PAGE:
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From nōtus (known, recognized, acquainted with), perfect passive participle of nōscō.


nōtiō f (genitive nōtiōnis); third declension

  1. acquaintance (becoming acquainted)
  2. examination, investigation
  3. notion, idea


Third declension.

Case Singular Plural
nominative nōtiō nōtiōnēs
genitive nōtiōnis nōtiōnum
dative nōtiōnī nōtiōnibus
accusative nōtiōnem nōtiōnēs
ablative nōtiōne nōtiōnibus
vocative nōtiō nōtiōnēs



  • notio in Charlton T. Lewis and Charles Short (1879) A Latin Dictionary, Oxford: Clarendon Press
  • notio in Charlton T. Lewis (1891) An Elementary Latin Dictionary, New York: Harper & Brothers
  • du Cange, Charles (1883), “notio”, in G. A. Louis Henschel, Pierre Carpentier, Léopold Favre, editors, Glossarium Mediæ et Infimæ Latinitatis (in Latin), Niort: L. Favre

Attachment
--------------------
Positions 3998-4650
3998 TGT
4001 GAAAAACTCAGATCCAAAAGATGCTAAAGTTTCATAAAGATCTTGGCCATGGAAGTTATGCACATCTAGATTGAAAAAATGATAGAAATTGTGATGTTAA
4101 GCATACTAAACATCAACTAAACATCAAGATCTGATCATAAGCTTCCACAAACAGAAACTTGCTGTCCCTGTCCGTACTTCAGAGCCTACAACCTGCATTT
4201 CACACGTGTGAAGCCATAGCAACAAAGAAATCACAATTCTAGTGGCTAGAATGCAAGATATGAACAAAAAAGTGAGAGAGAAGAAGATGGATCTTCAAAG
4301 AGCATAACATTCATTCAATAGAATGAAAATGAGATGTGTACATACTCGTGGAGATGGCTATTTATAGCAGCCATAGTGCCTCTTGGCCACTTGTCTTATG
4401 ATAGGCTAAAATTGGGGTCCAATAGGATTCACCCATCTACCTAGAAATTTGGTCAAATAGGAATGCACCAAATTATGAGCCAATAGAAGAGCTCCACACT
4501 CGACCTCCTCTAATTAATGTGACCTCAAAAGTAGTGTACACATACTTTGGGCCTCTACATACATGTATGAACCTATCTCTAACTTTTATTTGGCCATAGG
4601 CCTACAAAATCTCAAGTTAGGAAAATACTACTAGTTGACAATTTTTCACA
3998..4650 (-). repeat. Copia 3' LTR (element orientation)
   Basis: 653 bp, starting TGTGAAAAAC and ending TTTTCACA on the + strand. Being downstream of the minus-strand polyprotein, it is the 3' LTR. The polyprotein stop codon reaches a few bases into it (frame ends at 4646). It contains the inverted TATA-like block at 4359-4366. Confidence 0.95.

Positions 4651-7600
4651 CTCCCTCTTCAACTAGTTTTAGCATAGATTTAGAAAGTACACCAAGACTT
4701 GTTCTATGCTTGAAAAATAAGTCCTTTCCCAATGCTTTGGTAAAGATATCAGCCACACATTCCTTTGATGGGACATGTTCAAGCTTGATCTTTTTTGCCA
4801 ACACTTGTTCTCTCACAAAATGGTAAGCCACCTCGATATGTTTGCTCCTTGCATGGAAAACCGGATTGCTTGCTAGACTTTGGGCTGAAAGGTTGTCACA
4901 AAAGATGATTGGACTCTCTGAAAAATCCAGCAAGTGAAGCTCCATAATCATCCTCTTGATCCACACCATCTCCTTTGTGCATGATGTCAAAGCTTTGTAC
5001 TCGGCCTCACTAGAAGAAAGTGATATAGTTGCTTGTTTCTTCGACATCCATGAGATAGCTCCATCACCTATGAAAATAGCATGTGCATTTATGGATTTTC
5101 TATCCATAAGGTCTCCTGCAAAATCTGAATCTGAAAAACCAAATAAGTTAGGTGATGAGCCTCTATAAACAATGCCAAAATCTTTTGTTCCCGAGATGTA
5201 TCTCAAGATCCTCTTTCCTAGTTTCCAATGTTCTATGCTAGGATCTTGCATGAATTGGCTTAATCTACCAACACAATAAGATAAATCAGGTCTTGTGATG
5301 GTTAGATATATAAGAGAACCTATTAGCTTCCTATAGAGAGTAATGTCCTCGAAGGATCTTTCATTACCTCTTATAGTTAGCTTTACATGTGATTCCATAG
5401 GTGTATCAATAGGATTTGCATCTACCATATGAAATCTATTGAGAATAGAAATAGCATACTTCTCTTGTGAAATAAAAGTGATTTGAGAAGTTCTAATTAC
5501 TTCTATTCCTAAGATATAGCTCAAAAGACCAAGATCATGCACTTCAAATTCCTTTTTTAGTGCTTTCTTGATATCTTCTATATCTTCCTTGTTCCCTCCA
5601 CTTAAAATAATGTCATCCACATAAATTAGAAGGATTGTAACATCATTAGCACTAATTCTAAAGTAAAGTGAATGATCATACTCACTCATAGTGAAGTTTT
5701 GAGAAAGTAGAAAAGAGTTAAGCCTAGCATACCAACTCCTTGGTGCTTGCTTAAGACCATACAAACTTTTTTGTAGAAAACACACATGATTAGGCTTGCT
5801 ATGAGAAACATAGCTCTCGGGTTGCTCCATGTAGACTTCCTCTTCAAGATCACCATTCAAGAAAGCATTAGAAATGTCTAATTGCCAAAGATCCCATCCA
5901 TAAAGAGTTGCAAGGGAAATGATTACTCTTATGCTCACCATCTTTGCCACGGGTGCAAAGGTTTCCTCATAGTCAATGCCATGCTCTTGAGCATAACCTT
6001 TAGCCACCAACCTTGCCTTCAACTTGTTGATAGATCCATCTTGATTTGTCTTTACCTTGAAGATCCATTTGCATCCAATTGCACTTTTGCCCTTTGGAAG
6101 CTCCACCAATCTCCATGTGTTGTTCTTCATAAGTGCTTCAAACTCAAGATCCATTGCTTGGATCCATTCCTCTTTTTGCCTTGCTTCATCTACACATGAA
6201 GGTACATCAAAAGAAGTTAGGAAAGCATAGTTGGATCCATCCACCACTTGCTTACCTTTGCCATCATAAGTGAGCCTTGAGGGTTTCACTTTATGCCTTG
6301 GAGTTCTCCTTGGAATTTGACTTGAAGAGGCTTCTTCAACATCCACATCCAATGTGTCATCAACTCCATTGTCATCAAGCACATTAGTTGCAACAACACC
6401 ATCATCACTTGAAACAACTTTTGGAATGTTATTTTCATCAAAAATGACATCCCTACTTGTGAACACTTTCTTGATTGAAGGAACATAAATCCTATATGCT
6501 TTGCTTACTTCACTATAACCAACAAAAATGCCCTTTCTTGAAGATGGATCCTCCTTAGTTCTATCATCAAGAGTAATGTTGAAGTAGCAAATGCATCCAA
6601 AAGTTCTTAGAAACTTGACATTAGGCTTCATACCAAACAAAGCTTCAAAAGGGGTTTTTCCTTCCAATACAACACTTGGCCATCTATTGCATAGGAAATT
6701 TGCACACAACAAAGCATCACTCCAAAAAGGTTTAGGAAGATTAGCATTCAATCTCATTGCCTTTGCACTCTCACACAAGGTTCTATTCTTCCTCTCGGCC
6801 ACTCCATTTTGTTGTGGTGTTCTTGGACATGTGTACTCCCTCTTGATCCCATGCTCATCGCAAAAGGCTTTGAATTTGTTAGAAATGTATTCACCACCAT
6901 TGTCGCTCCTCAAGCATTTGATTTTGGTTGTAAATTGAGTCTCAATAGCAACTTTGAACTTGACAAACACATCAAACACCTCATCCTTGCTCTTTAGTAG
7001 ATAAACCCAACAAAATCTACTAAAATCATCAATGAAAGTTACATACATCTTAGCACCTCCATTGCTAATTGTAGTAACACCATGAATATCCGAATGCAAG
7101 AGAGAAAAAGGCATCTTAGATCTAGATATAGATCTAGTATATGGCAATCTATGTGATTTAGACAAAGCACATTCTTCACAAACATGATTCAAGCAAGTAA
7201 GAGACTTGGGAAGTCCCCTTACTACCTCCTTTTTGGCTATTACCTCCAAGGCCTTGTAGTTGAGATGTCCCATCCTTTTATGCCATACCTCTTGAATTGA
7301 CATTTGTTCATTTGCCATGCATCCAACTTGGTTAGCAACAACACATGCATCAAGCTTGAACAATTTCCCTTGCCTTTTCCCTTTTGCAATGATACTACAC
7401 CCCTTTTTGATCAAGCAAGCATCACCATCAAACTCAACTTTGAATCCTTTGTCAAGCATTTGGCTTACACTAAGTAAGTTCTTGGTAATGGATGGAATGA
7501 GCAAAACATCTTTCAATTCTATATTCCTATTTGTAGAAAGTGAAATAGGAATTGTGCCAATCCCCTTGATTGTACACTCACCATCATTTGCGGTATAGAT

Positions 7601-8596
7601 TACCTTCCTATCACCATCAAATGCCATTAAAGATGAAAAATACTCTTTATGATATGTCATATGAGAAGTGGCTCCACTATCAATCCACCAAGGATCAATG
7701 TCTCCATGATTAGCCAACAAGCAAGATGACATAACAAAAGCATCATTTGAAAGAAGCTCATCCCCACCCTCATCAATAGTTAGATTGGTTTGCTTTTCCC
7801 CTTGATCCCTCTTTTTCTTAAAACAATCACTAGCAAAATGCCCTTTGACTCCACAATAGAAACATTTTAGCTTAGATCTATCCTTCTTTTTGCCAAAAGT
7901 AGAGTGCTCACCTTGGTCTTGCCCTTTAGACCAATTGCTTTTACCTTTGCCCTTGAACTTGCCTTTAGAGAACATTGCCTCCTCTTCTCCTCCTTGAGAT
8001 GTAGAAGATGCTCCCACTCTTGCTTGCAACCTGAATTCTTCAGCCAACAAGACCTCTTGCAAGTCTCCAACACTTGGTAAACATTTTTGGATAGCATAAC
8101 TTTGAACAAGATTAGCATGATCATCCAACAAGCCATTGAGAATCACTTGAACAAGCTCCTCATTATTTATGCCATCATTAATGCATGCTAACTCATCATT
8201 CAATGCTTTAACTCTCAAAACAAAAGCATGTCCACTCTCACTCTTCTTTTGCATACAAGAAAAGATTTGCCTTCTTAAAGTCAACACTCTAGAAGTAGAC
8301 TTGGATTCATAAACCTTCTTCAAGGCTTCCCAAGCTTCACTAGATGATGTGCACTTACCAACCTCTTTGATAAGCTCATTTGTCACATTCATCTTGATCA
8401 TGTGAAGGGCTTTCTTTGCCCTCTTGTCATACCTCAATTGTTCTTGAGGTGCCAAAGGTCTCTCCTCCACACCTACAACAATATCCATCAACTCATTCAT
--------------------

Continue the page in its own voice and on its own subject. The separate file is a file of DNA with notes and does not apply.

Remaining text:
• notio in Gaffiot, Félix (1934) Dictionnaire Illustré Latin-Français [Illustrated Latin-French Dictionary], Hachette
  • Carl Meissner; Henry William Auden (1894) Latin Phrase-Book[1], London: Macmillan and Co.
    • innate ideas: notiones animo (menti) insitae, innatae
    • to form a conception, notion of a thing: notionem or rationem alicuius rei in animo informare or animo concipere
    • what is the meaning, the original sense of this word: quae notio or sententia subiecta est huic voci?
    • the fundamental meaning of a word: vis et notio verbi, vocabuli
    • Nature has implanted in all men the idea of a God: natura in omnium animis notionem dei impressit (N. D. 1. 16. 43)